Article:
[ilds] Alcoholism

Denise Tart & David Green dtart at bigpond.net.au
Thu Nov 26 12:25:05 PST 2015


I am pleased you think so, William. None of those sayings were included to be glib.
Highly intelligent and creative people, eg Durrell , can often find life disappointing, boring and most people dull. Tedium vitae, ennui - call it what you will. I believe Durrell drank for this reason and for all the usual reasons. But there was with him a deliberate drunkenness, perhaps a revolt against modern times as well a the desire for 'creative madness'. After the second war, the old order changeth, giving place to knew: by breakfast serials and soft drinks appeared, car driven urbanisation began destroying old landscapes. In Reflections, Gideon rants against Coca Cola. A new Puritanism flowed out of America like a vast river, the effects of which continue to be felt today. Durrell's Provençal drinking style was in part a revolt against this. Look too at how his last great set of novels Q5 hearkens back to an older world just as Caesars Vast Ghost is a tribute to the old south. I think for Larry, happiness, the right way of living were in a literal and metaphysical sense in the past. Alcohol helped him cope with present and maybe too, the future. 

David

Sent from my iPad

> On 27 Nov 2015, at 3:06 am, William Apt <billyapt at gmail.com> wrote:
> 
> "I drink to make other people interesting." Now that's some high level stuff! 
> 
> WILLIAM APT
> Attorney at Law
> 812 San Antonio St, Ste 401
> Austin TX 78701
> 512/708-8300
> 512/708-8011 FAX
> 
>> On Nov 26, 2015, at 12:33 AM, Denise Tart & David Green <dtart at bigpond.net.au> wrote:
>> 
>> Ah, alcohol, my favourite subject. Well, one of them. Marc Piel  is right. There is big difference between sipping on the wine and hitting the whiskey. Two and a half bottles of wine taken over a long day - Durrell started about 10am - will not cause drunkenness in a seasoned drinker as Durrell was and was a level of daily consumption not uncommon in Provence then and indeed now. But if you put the Vieux Marc, a strong spirit, on top of this things get ugly and from my research, this is when lord Larry could become an ugly drunk as Sappho and others attest. Durrell lived in age of heavy drinking and smoking which in our increasingly sanitised, health conscious world is hard to imagine. It may be he did not stand out all that much among his own set. Ok, a toper is a big drinker, not necessarily a drunkard. There an element of the heroic about it with the Viking God Thor described as a mighty eater and toper. As to the cliche of the alcoholic writer; many are alcoholics, some are writers, others builders labourers, some academics or school teachers and others even leaders of nations. What makes people alcoholics, and I think Durrell was one all his adult life, is not easy to answer but in terra Australis we have a few sayings: beer makes you feel the way you should feel without beer, I drink to make other people interesting, a day without wine is a day without sunshine, the purpose of wine is to bring happiness to man - and so on. Durrell was a pisspot, his brother was worse but not violent. Larry was ok on the wine but when got seriously onto to hard stuff there was often, as the Irish say, a fight in every bottle.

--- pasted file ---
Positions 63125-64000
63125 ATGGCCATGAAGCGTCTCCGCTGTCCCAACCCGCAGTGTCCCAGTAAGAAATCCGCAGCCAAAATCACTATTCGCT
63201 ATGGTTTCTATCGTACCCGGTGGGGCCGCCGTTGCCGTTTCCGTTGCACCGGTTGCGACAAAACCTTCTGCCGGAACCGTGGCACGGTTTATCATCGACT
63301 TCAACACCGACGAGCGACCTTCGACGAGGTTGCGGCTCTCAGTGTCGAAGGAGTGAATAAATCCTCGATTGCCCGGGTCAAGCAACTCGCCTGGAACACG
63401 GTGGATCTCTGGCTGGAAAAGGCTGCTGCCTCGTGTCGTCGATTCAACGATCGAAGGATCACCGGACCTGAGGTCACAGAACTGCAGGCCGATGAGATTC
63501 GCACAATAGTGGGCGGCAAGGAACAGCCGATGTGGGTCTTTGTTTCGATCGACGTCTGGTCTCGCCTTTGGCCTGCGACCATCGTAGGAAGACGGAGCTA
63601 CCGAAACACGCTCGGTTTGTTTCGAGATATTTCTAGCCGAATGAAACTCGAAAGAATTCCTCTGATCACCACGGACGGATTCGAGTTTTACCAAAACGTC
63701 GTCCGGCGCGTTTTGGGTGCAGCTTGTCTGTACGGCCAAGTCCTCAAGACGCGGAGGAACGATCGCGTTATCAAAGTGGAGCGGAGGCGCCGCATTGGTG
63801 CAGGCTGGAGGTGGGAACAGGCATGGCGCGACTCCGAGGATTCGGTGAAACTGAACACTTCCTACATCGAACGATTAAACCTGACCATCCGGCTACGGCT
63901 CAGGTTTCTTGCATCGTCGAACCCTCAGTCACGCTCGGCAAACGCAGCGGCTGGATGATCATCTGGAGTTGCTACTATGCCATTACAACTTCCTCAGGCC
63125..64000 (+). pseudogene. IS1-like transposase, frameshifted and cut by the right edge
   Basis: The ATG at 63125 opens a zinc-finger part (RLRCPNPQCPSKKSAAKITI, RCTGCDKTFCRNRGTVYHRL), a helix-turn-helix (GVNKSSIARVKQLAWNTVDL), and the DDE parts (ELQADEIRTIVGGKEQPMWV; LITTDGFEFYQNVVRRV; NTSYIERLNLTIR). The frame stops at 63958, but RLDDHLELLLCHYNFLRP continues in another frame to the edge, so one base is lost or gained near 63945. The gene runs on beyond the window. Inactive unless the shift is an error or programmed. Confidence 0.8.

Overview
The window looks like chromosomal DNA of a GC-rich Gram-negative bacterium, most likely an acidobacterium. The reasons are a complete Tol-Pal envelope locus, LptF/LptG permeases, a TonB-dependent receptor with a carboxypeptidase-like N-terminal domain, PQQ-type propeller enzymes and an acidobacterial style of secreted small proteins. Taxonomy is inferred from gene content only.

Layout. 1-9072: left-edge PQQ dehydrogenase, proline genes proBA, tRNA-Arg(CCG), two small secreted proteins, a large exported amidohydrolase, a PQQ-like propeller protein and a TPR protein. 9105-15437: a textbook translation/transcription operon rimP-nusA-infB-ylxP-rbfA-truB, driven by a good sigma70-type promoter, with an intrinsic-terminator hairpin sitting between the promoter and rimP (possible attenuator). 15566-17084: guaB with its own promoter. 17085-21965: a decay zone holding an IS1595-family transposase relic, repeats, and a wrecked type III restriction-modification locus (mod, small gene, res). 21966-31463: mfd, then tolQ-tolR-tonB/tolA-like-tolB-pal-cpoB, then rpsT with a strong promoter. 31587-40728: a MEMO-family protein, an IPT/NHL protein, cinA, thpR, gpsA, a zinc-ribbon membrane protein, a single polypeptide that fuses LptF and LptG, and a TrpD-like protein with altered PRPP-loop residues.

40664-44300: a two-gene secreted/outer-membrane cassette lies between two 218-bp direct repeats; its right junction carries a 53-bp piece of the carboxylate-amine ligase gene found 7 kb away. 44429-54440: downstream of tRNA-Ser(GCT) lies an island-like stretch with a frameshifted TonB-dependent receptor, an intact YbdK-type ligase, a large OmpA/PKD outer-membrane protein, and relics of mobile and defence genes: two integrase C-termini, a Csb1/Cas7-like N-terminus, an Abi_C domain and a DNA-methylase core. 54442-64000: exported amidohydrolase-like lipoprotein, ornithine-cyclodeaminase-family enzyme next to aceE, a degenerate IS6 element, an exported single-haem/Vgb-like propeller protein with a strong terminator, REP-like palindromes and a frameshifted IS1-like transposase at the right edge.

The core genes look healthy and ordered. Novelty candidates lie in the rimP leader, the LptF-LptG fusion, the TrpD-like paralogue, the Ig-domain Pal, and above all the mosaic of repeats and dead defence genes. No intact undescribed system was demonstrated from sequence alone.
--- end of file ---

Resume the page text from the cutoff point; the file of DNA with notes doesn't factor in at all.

>> 
>> David Whitewine - Richmond Grove Chardonnay.
>> 
>> Sent from my iPad
>> 
>>> On 26 Nov 2015, at 2:17 pm, Bruce Redwine <bredwine1968 at earthlink.net> wrote:
>>> 
>>> James,
>>> 
>>> I’m not sure what you mean by “an ethical issue.”  That is not what I’m talking about, rather what drove Durrell to alcoholism.  The cause is what interests me.  On the other hand, as a critic pointed out long ago, Durrell’s “toper” in Bitter Lemons is espoused as a big virtue.  (I'm relying on memory here and could have it wrong.”)  My understanding of British toper is that it refers to a “drunkard.”  Maybe the British sense also connotes being able to “hold one’s own.”  That is, a kind of “manliness.”  Drink in Hemingway is excess, to wit, Colonel Cantrell’s drinking problems in Across the River.  I don’t see any “self-censorship” involved, although the colonel’s heart disease may be mitigating factor.
>>> 
>>> Bruce
>>> 
>>> 
>>> 
>>> 
>>> 
>>>> On Nov 25, 2015, at 6:06 PM, James Gifford <james.d.gifford at gmail.com> wrote:
>>>> 
>>>> I wonder if it's worth considering the ethical element here as well. Surely alcoholism is not an ethical issue in itself -- very often people will act out in ethically dubious ways due to their addictions, but the addiction itself is ethically neutral.
>>>> 
>>>> Durrell drank, and while that certainly shaped some of his bad behavior, it's not really a thing unto itself.  Someone like Lowry made alcoholism an integral part of the work.  Hemingway made drink figure in the text as a marker for self-censorship.  Durrell, Joyce, Barnes, et al. don't strike me in the same way.
>>>> 
>>>> Cheers,
>>>> James
>>>> 
>>>>> On 2015-11-25 5:11 PM, Marc Piel wrote:
>>>>> Surely you cannot compare wine (11°) and whisky(>45°)
>>>>> Marc
>>>> 
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